Berlin activists pushing referendum to nationalize housing stock
Over a month ago, Berlin protesters started a referendum against big landlords in Berlin in order to make housing public. They’ll need to collect 20,000 signatures within six months and another 170,000 by February 2020 to get the issue on a ballot. While nationalizing housing would not increase supply, the activists hope it will make landlords realize that they either need to be fair or risk losing everything. A key event in the movement occurred with Deutsche Wohnen when purchased 800 residential units, because the 112,000 flats the investor already owns are seen as excessive . “We won’t allow our assets to be expropriated,” said Deutsche Wohnen Chief Executive Officer Michael Zahn. “That’s just not going to happen. We’re not living in a banana republic.”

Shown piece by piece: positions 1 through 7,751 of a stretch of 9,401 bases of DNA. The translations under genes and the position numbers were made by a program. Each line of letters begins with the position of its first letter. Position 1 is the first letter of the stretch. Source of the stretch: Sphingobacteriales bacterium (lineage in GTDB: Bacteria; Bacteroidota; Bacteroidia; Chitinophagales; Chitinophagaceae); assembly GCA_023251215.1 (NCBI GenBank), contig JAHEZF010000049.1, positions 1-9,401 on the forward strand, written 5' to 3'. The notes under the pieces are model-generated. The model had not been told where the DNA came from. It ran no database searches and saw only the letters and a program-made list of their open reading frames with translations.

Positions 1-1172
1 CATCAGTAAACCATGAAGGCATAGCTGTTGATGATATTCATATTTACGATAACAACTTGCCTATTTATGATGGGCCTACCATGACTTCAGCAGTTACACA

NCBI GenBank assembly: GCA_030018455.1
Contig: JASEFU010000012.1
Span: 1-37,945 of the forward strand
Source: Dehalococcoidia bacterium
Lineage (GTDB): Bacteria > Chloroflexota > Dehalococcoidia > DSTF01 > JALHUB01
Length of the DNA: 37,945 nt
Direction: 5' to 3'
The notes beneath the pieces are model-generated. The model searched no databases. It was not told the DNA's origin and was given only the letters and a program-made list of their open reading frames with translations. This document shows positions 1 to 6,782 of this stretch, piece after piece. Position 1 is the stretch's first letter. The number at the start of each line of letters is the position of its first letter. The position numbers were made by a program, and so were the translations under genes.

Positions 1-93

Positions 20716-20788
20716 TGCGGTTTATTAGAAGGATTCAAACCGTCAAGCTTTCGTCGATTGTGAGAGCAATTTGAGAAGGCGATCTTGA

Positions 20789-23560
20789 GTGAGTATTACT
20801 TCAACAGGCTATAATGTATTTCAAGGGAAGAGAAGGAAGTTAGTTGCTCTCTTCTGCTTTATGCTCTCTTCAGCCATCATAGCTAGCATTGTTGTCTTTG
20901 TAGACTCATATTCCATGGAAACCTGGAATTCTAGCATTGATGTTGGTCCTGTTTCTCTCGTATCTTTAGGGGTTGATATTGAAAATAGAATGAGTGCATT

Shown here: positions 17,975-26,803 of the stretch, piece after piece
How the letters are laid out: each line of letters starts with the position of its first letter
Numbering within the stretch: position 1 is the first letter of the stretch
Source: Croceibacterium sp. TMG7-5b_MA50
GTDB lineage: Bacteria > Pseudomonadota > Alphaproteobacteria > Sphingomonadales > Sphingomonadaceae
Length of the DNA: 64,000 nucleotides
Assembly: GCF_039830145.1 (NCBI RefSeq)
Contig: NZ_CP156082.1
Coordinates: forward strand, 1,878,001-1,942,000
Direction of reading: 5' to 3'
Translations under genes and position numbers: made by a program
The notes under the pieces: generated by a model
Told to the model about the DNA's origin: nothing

Most politicians in Germany seem to be against using taxpayer money for housing, but there’s a variety of opinions on what residential policy should be. “What we really need to do is build, build and build again,” said Stefan Koerzell, a senior official at the German Trade Union Confederation, which supports the referendum. He called the growing crisis a “wake-up call” for politicians at a press conference in Berlin. Currently, Germany has the lowest proportion of homeowners in the EU, with most people living in rented properties.